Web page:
Remember, these parties and their assets are in their respective home countries. Unless Nigeria has entered into foreign judgments (reciprocal enforcement) treaties with both India and United States, the Nigerian company must institute court action against the parties in their respective countries – this is not an easy proposition as it sounds considering that there are jurisdictional hurdles that it must satisfy with the attendant huge cost of litigating in multiple jurisdictions over the same subject matter. In any case, nothing stops the foreign parties, upon hearing of the judgment of the Nigerian Court, from dissipating, transferring or disposing their assets in order to ensure that they are not available to satisfy the judgment of the Court.
Contrast this with a situation where there is a dispute clause in the JV stating that parties agree to submit any dispute arising from or relating to the JV to arbitration seated in Lagos. The New York Convention, with 150 contracting states including Nigeria guarantees the enforceability of both the arbitration clause in the JV and the award that may result from the arbitration.
Simplistically, the New York Convention allows the Nigerian company to take the arbitral award to both India and United States and be enforced as judgments of the courts of both countries with only minimal scrutiny to ensure there are no due process violations and for public policy, thus saving parties the huge cost arising from multiple litigations.
That is the magic of international arbitration!
Bringing It Home
International arbitration is finally gaining traction in Nigeria as more and more judges are coming to terms with the fact that private dispute resolution mechanisms are not impermissible intrusion into the sphere of exclusive jurisdictional competence of national courts but a means of facilitating trade and investments and even advancing national policy.
As a result of federalism, the Federal Arbitration and Conciliation Act, which is based on the 1985 UNCITRAL Model Law applies throughout the federation. The Act domesticated Nigeria’s treaty obligations arising under the New York Convention on the Recognition and Enforcement of Foreign Arbitral awards 1958. However, because arbitration is not listed under both the exclusive and legislative lists of the 1999 Constitution (as amended) – thus bringing it within the legislative competence of states, Lagos State has taken the lead by passing its own arbitration law which came into force on May 18, 2009.
The Lagos Arbitration Law is by far superior to the Federal Arbitration Act in content as it incorporates modern trends in the practice of international arbitration. The Law also sets up the Lagos Court of Arbitration, as an independent, not-for-profit entity comparable to the London Court of International Arbitration, for the purpose of delivering world-class arbitration and ADR services in Lagos. To signify its strategic intent, the Lagos State Government under Babatunde Fashola SAN donated a purpose-built International Arbitration Center at Remi Olowude Street, in Lekki Phase 1 to the LCA to aid its operations. The steps taken by Lagos State Government, which unfortunately did not make the headlines, yet are important to making Lagos and indeed Nigeria the investment destination and dispute resolution hub of Africa.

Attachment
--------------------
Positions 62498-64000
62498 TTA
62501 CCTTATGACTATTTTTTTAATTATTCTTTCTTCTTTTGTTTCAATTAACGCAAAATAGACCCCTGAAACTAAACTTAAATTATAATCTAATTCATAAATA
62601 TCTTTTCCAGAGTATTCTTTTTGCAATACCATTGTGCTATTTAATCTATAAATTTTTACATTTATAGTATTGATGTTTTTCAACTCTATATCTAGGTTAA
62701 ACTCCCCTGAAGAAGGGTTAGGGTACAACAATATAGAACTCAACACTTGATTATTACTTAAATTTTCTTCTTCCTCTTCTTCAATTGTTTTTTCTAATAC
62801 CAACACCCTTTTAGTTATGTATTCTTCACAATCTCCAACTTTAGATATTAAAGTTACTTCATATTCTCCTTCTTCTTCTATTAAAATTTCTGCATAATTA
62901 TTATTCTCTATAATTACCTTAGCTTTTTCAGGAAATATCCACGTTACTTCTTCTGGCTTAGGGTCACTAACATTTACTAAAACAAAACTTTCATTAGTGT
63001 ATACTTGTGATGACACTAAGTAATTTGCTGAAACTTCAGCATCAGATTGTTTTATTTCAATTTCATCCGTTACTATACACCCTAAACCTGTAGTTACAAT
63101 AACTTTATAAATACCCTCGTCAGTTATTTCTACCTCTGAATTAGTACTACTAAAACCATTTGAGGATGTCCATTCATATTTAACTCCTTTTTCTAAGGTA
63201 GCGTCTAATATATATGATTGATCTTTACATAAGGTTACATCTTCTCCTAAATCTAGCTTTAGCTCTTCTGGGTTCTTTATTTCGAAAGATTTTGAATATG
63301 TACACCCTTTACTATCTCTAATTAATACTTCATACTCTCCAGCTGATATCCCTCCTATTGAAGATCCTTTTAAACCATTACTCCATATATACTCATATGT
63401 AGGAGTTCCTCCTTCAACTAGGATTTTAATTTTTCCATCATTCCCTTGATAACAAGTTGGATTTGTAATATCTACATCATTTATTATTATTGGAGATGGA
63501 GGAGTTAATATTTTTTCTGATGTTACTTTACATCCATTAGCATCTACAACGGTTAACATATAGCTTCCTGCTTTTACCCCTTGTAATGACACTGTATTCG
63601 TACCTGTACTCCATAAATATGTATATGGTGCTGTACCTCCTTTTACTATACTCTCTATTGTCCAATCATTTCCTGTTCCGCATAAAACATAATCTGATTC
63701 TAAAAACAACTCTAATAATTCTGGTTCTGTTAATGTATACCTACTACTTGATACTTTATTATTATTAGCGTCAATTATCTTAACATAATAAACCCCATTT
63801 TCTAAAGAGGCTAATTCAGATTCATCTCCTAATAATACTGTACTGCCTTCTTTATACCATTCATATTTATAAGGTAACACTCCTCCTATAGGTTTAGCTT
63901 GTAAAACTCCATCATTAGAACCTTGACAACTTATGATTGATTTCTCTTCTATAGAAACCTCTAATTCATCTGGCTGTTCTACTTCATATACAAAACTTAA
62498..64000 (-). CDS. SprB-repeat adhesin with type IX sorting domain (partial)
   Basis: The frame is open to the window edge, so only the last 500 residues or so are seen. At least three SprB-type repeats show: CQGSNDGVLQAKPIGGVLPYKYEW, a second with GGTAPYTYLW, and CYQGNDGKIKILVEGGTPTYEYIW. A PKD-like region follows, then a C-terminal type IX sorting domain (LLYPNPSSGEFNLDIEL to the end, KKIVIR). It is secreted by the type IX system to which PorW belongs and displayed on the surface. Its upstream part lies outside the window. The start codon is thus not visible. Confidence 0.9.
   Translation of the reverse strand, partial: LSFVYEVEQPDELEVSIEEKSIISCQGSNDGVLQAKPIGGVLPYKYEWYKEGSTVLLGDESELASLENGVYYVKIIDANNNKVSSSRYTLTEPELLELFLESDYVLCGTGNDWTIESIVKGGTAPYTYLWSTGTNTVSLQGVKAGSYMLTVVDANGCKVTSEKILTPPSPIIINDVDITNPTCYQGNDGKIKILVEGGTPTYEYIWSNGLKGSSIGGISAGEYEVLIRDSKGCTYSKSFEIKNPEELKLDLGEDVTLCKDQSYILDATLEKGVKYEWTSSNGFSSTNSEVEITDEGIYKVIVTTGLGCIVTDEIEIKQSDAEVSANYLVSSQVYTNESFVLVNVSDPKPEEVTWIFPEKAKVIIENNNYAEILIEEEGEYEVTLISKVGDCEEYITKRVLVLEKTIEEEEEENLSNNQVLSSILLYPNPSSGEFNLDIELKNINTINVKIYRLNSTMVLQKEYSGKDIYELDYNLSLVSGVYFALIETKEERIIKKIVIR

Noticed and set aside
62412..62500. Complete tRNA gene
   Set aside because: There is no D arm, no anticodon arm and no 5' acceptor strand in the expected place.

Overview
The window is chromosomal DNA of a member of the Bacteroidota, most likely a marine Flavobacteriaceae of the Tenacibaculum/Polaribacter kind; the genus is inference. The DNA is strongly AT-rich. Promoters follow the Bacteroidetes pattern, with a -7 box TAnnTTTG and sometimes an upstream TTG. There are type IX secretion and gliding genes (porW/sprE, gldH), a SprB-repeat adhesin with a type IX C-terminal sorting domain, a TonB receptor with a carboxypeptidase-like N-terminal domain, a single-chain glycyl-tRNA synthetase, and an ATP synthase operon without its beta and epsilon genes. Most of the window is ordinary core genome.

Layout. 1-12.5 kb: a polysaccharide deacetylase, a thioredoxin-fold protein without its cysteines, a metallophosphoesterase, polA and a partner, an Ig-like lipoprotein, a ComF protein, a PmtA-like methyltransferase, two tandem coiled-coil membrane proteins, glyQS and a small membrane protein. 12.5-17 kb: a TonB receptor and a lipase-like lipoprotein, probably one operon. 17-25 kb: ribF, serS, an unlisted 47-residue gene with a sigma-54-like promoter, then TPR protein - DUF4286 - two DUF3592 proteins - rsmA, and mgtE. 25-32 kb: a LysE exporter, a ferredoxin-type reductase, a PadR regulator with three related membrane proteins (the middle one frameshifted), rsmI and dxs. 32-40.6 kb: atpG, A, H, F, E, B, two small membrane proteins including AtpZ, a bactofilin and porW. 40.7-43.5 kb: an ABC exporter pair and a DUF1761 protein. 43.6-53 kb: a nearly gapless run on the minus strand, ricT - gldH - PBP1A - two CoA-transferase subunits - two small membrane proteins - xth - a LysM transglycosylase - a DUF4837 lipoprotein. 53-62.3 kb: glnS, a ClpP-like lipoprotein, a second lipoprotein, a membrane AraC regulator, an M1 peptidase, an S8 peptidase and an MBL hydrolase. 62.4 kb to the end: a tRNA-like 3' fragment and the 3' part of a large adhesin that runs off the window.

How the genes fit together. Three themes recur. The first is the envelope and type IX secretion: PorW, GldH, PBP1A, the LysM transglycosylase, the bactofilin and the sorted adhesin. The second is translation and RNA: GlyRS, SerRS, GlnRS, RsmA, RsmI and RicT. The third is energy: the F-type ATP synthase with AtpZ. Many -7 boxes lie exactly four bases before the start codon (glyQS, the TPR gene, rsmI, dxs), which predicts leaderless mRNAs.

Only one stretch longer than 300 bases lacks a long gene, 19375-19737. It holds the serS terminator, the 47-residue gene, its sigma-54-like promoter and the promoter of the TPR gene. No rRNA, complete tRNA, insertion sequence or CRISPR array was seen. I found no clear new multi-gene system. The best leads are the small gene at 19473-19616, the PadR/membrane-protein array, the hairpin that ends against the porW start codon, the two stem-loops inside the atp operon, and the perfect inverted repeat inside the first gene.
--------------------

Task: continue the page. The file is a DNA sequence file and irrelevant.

Conclusion And Recommendation
International arbitration can no longer be ignored by any economy that is interested in attracting foreign investments and stimulating economic expansion. Outside traditional jurisdictions like France, England and United States, in recent years, other jurisdictions such as Singapore and Hong Kong have embarked on extensive reform aimed at making the practice of international arbitration in their respective countries more efficient in order to attract foreign investments. It is therefore not surprising that Paris, London, New York and Singapore generate substantial revenue from international arbitration.
Because of its unique location and the size of its economy, Lagos can become the hub for dispute resolution in Africa with the right reforms. Mauritius is already positioning itself to becoming the dispute resolution hub of Africa by embarking on a comprehensive reform and have partnered with the London Court of International Arbitration to form the Mauritius International Arbitration Center known as the LCIA-MIAC. Lagos and indeed Nigeria cannot afford to take the back seat in this regard.
The Nigerian National Assembly must amend the outdated Federal Arbitration Act to bring “in sync” with modern practice. It must also amend the 1999 Constitution in order to list arbitration as an item on the concurrent list. The Federal and State governments must embark on comprehensive judicial reform in order to effectively support the arbitral process and enforce its outcome. Finally, judicial officers must be trained on the importance of international arbitration and the need to limit their review of arbitral awards to fundamental due process violations and public policy.
Tolu Obamuroh is a lawyer who has worked in Nigeria, the UK and the United States. He is currently in the middle of a PhD on International Arbitration. Follow him on twitter – @toluwabisi
This is an edited version of the piece sent to me by Tolu. We caught up a couple of weeks ago – safe to say I’ve never met anyone so passionate about arbitration (and the law in general) and knowledgeable as well. Anyway, my ears perked up when he went into the economic benefits of arbitration including boosting the hotel and tourism industry.
So I asked him to write a primer and he obliged.
You must join me in thanking him.